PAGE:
Rand Paul Endorses Mitt Romney, and Ron Paul May Be Next

Republican presidential nominee Mitt Romney received the endorsement of Kentucky junior Senator Rand Paul on Thursday, one of his biggest endorsements from the Tea Party/ libertarian far-right.

Rand Paul, the son of Republican presidential nominee and libertarian darling Rep. Ron Paul (R-Texas), said late Thursday that he would pick Romney, but that his father would remain his "first pick."

"My first choice had always been my father. I campaigned for him when I was 11-years-old. He's still my first pick," Rand Paul told Fox News' Sean Hannity. "But now that the nominating process is over, tonight I'm happy to announce that I'm going to be supporting Gov. Mitt Romney."

The endorsement shows that Romney will be able to marshal far-right voters under his banner. Throughout the 2012 GOP primaries, Romney was repeatedly criticized for not being “conservative enough,” and many libertarian and Tea Party voters have criticized Romney for a hawkish foreign policy and moderate fiscal policy.  

(As a side note, Ron Paul supporters are now ripping Rand for making the announcement.)

The Rand Paul endorsement also gives Romney a boost in the conservative South, where the former Massachusetts governor struggled to gain support during the primaries.

Analysts have already speculated that Rand Paul could be a possible vice presidential pick for Romney, outlining his ability to garner Tea Party, libertarian, and far-right support. Still, the drawbacks of a Rand Paul VP pick outweigh any strengths.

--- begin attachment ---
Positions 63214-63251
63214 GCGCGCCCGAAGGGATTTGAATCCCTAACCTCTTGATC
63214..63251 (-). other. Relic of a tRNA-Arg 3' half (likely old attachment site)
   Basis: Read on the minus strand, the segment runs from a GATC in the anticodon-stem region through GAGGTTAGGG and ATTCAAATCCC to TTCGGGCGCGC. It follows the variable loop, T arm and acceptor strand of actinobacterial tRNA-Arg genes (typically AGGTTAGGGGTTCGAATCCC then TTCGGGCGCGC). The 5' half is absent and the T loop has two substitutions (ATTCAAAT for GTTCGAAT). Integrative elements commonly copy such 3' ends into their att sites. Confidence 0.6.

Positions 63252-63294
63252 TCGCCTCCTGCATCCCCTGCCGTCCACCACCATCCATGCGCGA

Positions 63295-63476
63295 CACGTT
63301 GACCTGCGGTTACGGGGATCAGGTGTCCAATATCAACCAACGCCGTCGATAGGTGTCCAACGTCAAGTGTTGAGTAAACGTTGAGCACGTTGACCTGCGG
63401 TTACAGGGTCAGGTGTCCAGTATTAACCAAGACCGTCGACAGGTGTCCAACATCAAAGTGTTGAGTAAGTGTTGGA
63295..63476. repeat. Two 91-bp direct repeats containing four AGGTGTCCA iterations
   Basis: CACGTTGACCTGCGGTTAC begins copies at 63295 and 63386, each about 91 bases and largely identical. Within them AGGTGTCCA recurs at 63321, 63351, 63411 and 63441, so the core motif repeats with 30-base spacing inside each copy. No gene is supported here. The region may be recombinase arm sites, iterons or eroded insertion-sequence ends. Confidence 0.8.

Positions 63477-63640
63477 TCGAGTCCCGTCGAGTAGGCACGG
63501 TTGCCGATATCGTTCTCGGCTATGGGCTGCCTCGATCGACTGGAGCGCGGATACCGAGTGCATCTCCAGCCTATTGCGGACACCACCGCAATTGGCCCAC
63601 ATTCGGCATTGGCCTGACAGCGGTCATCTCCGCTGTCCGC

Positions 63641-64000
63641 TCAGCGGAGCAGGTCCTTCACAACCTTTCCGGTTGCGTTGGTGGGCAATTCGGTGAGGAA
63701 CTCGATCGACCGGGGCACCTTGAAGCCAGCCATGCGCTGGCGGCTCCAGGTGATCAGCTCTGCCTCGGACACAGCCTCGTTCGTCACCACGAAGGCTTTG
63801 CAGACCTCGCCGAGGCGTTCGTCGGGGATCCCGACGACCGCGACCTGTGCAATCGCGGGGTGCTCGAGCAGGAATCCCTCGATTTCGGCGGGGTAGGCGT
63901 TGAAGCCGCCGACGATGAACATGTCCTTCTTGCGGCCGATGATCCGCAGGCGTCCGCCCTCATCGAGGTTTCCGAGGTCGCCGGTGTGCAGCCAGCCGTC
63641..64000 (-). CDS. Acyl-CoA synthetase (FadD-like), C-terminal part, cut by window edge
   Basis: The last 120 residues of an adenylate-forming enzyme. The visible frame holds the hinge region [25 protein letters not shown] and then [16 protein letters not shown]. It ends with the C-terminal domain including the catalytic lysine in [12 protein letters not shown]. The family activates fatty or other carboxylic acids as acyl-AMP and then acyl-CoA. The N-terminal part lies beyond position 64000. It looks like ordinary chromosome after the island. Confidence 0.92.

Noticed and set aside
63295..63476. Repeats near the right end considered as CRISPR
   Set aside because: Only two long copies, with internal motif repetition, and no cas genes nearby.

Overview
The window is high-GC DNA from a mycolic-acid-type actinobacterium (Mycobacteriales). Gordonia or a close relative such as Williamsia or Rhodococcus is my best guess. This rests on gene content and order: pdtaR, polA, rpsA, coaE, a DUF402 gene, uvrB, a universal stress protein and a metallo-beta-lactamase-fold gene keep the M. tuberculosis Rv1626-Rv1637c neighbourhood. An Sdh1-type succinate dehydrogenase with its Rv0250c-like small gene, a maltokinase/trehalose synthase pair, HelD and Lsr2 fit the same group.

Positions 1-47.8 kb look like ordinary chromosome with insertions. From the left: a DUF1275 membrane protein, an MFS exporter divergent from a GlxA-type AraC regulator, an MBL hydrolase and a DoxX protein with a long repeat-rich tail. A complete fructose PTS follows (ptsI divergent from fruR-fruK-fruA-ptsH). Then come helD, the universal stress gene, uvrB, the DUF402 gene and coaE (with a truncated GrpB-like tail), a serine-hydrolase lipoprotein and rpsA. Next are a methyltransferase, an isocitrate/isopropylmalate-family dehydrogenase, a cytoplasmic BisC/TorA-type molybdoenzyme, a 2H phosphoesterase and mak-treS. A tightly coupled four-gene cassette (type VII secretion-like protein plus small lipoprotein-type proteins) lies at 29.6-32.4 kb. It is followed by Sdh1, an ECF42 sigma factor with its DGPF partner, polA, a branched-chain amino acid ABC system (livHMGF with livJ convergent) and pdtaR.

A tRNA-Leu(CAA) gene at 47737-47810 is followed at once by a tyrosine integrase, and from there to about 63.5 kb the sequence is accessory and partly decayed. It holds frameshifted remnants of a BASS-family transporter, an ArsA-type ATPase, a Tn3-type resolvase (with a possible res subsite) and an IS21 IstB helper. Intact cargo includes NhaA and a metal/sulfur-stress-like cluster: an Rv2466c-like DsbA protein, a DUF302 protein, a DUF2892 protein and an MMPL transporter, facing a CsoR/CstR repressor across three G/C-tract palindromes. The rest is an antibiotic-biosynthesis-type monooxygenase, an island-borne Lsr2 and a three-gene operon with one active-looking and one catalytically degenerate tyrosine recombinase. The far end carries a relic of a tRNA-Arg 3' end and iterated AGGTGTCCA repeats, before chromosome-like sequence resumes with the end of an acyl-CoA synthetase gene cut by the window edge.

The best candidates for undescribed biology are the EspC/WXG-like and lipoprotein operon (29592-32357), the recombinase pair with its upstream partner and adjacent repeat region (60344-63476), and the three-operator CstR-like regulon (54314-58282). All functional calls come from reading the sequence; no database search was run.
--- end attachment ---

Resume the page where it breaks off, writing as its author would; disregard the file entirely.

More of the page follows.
Others consider Sen. Marco Rubio (R-Fla.) a better VP pick, especially in bringing in Tea Party voters.

Rand Paul is also seen as the heir to his father’s libertarian legacy. Ron Paul will retire from Congress in November, but has amassed a huge, fervent following throughout the country. Millennials in particular have been attracted to Ron Paul’s views on global military draw-backs, financial reform, and small government.

Ron Paul is officially still in the presidential race, although he has "suspended spending" in his campaign and admitted Wednesday he lacked the delegates to win the nomination. Ron Paul has used a unique “It’s the Delegates, Dummy” campaign strategy to mobilize grassroots support to influence the ultimate delegate decisions in states. As a result Ron Paul has been able to win a number of Republican National Convention delegates, despite having failed to win the popular vote in these states.

Romney has clinched the 1,144 delegates necessary for the nod.

Ron Paul has said he won’t run as a third party candidate in the 2012 elections. He is attending this weekend’s Texas Republican Convention, where he is a speaker.

Will Ron Paul be the next big name endorsement for Romney?